He said police, customs and the military found the drugs after launching Operation Hydros in December in collaboration with international partner agencies to identify and monitor the movements of suspicious vessels.
Coster said they were continuing to investigate the case with other international agencies.
Bill Perry, the acting comptroller of the New Zealand Customs Service, said the haul illustrated the lengths that organized syndicates were going to in order to smuggle drugs in the South Pacific.
“We see perhaps this is just an indication that the transnational organized crime groups are testing the market in different ways, so as agencies, we need to collaborate,” Perry said.
MEMPHIS, Tenn. (AP) — Beyond the beating, kicking, cursing and pepper spraying, the video of Tyre Nichols’ deadly arrest at the hands of young Memphis police officers is just as notable for what’s missing — any experienced supervisors showing up to stop them.
That points to a dangerous confluence of trends that Memphis’ police chief acknowledged have dogged the department as the city became one of the nation’s murder hotspots: a chronic shortage of officers, especially supervisors, increasing numbers of police quitting and a struggle to bring in qualified recruits.
Former Memphis police recruiters told The Associated Press of a growing desperation to fill hundreds of slots in recent years that drove the department to increase incentives and lower its standards.
“They would allow just pretty much anybody to be a police officer because they just want these numbers,” said Alvin Davis, a former lieutenant in charge of recruiting before he retired last year out of frustration. “They’re not ready for it.”
The department offered new recruits $15,000 signing bonuses and $10,000 relocation allowances while phasing out requirements to have either college credits, military service or previous police work. All that’s now required is two years’ work experience — any work experience. The department also sought state waivers to hire applicants with criminal records. And the police academy even dropped timing requirements on physical fitness drills and removed running entirely because too many people were failing.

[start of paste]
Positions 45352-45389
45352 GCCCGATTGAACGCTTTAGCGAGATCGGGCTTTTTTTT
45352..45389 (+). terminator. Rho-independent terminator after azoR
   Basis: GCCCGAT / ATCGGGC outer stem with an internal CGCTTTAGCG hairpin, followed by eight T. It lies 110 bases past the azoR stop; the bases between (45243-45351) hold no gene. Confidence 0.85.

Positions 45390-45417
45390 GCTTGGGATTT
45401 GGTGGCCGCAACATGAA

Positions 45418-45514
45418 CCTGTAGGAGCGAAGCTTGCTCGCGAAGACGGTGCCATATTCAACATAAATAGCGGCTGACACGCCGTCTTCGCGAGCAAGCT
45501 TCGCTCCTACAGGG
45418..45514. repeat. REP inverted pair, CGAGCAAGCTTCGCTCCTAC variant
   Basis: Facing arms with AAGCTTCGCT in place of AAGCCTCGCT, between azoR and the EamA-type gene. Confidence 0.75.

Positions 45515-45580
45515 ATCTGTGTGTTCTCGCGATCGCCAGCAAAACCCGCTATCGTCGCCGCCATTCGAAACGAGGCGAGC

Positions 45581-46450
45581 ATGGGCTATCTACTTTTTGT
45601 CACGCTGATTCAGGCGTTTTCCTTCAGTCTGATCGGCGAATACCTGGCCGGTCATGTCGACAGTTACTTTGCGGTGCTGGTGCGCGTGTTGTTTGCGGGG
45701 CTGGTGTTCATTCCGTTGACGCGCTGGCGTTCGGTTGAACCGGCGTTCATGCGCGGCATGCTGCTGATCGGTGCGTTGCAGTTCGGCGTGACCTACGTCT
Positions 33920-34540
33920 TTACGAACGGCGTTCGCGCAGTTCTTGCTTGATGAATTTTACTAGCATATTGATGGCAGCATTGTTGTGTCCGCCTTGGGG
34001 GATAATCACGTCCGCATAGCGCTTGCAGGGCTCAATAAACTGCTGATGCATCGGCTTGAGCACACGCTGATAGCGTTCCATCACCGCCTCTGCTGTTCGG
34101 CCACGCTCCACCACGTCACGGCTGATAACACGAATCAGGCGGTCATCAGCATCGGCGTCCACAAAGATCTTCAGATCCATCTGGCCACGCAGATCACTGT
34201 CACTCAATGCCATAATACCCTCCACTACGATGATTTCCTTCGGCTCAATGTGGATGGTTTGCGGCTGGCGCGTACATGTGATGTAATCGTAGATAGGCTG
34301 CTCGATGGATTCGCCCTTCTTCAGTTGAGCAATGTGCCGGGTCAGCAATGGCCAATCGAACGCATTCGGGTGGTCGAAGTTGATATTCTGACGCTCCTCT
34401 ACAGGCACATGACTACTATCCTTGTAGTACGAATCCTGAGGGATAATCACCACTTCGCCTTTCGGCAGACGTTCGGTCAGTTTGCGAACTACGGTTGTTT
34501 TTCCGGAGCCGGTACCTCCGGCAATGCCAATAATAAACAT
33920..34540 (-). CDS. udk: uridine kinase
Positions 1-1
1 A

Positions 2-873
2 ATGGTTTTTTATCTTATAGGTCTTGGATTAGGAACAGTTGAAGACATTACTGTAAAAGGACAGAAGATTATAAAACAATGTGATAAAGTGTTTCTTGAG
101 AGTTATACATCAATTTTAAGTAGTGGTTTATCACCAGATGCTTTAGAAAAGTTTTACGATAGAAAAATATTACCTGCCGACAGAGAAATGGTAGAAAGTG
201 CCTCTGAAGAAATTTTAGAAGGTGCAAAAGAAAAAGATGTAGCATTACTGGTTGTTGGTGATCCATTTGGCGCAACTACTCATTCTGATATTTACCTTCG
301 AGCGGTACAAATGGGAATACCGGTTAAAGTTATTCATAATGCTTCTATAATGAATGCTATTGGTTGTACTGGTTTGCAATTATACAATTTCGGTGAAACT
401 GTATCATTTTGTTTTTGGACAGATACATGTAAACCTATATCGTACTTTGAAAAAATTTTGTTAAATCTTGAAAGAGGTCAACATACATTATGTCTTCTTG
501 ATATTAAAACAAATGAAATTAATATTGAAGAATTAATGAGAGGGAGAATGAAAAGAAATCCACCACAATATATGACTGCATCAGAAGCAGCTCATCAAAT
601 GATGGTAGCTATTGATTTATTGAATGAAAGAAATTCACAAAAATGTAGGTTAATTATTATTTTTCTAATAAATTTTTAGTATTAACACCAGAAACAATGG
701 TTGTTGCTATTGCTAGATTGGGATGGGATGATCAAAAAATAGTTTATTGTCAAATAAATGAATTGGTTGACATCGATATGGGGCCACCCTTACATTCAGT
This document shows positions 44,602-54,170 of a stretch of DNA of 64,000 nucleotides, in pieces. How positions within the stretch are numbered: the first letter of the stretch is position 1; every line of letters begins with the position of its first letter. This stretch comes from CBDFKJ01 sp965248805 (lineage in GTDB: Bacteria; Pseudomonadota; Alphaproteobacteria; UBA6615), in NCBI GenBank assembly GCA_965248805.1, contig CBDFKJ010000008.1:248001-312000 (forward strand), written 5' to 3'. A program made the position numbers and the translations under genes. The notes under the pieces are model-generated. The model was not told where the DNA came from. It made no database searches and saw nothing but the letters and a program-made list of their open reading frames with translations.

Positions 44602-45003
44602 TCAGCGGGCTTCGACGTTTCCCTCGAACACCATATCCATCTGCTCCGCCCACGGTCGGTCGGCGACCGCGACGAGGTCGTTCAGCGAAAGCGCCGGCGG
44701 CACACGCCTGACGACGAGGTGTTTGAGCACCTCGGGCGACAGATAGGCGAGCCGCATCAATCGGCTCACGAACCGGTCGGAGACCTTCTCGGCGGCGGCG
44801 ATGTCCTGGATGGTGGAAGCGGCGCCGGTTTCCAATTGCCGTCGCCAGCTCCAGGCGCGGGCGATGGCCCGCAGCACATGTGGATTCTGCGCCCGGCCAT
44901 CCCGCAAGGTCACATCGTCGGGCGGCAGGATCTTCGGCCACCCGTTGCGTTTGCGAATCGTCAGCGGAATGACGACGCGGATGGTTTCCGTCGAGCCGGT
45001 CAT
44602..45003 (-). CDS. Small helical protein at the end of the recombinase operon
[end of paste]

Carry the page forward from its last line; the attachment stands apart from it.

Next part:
“I asked them what made you want to be the police and they’ll be honest — they’ll tell you it’s strictly about the money,” Davis said, adding that many recruits would ask the minimum time they would actually have to serve to keep the bonus money. “It’s not a career for them like it was to us. It’s just a job.”
Another former patrol officer-turned-recruiter who recently left the department told the AP that in addition to drawing from other law enforcement agencies and college campuses, recruits were increasingly coming from jobs at the McDonald’s and Dunkin’ drive-thrus.
In one case, a stripper submitted an application. And even though she didn’t get hired, it reinforced the message that “anyone can get this job. You could have any type of experience and be the police.”
“There were red flags,” said the former recruiter, who spoke on the condition of anonymity to discuss personnel and hiring. “But we’re so far down the pyramid nobody really hears the little person.”